Journal of Community Medicine & Public Health Care Category: Medical Type: Research Article

Occupational Hazards of Workers at A Bricks Manufacturing Industry in the Polokwane Municipality, Limpopo Province of South Africa

Kekana Mokoko Percy1*
1 Department Of Public Health, University Of Limpopo, South Africa

*Corresponding Author(s):
Kekana Mokoko Percy
Department Of Public Health, University Of Limpopo, South Africa
Email:percy.kekana@ul.ac.za

Received Date: Jun 18, 2021
Accepted Date: Jun 29, 2021
Published Date: Jul 05, 2021

Abstract

Introduction: Occupational hazards of any nature are a threat to the health and safety of any worker at the workplace. The employer and workers should ensure that the physical work environment is free from any hazard that could pose a threat to the health and safety of workers. The study sought to find out the occupation hazards of workers at bricks manufacturing industry in the Polokwane Municipality, Limpopo Province of South Africa. 

Methods: A qualitative, explorative and descriptive study was conducted in a bricks manufacturing industry in the Polokwane municipality. Purposive sampling was used to select workers who worked in high-risk areas to participate in the study. Face-to-face interviews were conducted amongst 22 participants. The eight steps of qualitative data analysis method by Teschs were used to analyze data.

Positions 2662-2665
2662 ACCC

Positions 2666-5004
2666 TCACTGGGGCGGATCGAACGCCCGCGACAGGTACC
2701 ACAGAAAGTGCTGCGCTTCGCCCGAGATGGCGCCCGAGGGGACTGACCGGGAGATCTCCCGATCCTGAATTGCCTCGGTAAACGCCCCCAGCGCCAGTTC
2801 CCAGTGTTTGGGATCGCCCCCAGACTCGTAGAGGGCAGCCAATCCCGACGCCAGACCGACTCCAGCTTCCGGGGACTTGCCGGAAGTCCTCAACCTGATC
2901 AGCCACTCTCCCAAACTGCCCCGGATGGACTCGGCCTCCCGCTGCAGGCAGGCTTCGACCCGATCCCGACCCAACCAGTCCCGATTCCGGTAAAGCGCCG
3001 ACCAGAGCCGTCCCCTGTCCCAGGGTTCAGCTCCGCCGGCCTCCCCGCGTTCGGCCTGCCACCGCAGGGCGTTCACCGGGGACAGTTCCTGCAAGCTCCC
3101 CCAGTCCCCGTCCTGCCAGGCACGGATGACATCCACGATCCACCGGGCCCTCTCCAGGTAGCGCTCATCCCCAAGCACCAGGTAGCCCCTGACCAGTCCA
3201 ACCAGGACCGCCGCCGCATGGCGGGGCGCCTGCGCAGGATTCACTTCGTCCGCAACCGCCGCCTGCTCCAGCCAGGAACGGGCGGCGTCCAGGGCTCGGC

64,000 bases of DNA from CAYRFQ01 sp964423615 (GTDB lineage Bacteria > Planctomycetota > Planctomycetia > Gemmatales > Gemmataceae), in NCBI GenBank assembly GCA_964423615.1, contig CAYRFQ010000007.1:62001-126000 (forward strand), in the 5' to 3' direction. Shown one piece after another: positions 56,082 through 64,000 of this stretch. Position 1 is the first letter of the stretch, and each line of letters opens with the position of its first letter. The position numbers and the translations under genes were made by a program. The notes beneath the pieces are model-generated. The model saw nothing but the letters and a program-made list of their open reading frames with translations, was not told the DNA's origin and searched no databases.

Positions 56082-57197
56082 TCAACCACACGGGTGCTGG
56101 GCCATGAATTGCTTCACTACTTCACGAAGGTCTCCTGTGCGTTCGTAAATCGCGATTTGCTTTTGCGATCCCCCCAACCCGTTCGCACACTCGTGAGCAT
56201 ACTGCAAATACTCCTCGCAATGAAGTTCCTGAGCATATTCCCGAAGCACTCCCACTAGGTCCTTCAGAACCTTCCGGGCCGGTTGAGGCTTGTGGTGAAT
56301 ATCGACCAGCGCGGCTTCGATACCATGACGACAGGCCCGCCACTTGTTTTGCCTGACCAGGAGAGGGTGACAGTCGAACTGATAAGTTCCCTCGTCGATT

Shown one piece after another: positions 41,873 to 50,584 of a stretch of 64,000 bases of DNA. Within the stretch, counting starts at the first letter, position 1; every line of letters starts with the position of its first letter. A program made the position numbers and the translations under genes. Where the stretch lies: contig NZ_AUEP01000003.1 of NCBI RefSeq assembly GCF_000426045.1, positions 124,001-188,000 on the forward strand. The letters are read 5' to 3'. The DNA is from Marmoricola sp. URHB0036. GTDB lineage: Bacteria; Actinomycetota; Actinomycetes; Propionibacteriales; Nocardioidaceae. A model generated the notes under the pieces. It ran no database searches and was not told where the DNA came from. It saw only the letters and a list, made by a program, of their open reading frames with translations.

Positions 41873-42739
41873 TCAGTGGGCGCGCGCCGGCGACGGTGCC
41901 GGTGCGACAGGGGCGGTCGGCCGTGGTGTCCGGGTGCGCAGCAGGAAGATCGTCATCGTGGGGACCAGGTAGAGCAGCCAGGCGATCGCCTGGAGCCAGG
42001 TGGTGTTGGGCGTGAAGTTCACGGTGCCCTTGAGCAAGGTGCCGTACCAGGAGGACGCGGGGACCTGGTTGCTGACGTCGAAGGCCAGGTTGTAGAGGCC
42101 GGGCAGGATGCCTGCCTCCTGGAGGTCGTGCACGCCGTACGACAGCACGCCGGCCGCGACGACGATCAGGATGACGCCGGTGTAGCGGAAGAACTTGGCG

Results: The study yielded one theme with two sub-themes. It was found out that workers in the bricks manufacturing industry were exposed to mechanical and physical. It was further realized that poor maintenance of equipment and machinery together with workers’ negligence were responsible for the increase in occupational accidents. 

Conclusion: Occupational hazards at the bricks manufacturing were identified. Ensuring that hazards in the physical work environment are either eliminated or controlled may provide workers with a safe work environment. Maintenance of equipment is also important in reducing the increase in occupational accidents.

Keywords

Occupational Hazards, Workers, Industry, Physical Work Environment, Machinery

Introduction